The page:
How loud is your music?

A public library in Loudoun County, Virginia, is using audio and video technology to make a statement about the use of loud music in the community.

The Loudoun Library Board of Directors voted Tuesday to adopt a new policy that requires patrons to turn off loud music devices.

The library will begin allowing patrons to choose to use headphones in their rooms in a phased manner starting in June.

The new policy is meant to make sure patrons do not become disoriented or fall asleep while listening to loud music, the Loudoun News reported.

The Librarian of the Lonesome Way, which provides educational resources for deaf people in Loudun County, says the policy is a response to complaints from deaf and hard of hearing patrons who want to stay at home and enjoy their favorite music.

“It’s about being able to have fun, it’s about enjoying music with your friends,” said Kathy Geddes, a senior librarian and the president of the Loudun Library Board.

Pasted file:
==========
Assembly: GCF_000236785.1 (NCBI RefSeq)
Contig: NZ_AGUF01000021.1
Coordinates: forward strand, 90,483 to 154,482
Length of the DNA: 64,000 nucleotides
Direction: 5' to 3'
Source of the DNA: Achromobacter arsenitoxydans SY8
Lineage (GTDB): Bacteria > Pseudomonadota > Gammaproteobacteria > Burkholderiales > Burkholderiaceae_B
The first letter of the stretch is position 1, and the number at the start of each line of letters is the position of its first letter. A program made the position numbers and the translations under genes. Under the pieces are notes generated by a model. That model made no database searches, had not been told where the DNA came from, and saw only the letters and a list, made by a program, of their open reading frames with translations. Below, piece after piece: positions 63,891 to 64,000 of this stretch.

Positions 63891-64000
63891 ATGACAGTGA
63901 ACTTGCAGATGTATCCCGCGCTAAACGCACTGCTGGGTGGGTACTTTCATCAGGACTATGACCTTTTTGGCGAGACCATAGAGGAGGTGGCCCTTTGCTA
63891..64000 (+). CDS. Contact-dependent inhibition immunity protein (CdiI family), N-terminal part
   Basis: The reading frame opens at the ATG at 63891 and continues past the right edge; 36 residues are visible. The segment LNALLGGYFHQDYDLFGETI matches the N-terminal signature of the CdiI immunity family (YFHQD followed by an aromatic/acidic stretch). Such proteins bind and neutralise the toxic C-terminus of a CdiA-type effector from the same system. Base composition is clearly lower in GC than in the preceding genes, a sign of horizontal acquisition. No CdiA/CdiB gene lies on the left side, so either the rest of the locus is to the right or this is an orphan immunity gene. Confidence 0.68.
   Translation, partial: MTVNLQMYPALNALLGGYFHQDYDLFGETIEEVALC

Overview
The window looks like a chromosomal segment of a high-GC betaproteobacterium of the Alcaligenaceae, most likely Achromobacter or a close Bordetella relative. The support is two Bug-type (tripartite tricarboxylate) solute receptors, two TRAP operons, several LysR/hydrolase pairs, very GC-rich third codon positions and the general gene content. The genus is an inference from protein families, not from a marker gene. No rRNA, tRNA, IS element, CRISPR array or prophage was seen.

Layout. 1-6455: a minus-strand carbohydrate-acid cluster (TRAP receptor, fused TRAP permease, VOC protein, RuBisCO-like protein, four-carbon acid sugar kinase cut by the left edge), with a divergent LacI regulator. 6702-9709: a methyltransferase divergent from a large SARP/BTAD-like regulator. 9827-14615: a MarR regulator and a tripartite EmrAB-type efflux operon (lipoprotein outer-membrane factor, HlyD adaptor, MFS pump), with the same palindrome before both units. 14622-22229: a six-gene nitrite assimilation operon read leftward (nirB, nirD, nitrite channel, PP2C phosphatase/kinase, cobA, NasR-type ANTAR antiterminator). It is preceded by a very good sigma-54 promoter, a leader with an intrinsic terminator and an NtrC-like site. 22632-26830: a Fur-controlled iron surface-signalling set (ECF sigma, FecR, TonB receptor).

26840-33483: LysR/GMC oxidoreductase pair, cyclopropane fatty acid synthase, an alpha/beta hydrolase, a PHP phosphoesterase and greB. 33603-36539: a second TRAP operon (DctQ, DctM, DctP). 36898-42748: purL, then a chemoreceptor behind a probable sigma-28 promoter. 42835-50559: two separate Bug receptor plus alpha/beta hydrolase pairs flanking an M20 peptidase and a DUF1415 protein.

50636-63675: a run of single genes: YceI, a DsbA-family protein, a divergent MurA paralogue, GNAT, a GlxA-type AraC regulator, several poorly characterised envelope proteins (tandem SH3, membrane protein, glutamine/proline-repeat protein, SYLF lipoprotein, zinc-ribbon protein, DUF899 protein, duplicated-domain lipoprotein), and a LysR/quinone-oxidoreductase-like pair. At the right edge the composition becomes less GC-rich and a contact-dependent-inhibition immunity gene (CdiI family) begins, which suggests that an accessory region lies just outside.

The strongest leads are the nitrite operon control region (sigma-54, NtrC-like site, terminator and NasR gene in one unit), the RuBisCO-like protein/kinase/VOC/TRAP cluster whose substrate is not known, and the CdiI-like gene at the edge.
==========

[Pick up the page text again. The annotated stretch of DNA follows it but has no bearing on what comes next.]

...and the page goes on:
Geddes said the Louden County Public Library Board has been working to implement a loud music policy since 2013, when the county had the second-highest number of deaf patrons in the U.S. Loudoun has the third-highest deaf population in the nation.

The Librarian said the policy has been successful at reducing noise and noise pollution.

Gett said the library is not planning to ban music entirely.

The library will work to have a plan in place for the future, he said.

The board also announced it will be increasing its staff and staffing levels to provide more information and support for patrons who are deaf.

It is also launching a community engagement program.

“We’ve got some great people who have been on the front lines to get people to understand the importance of loudness,” Gedds said.

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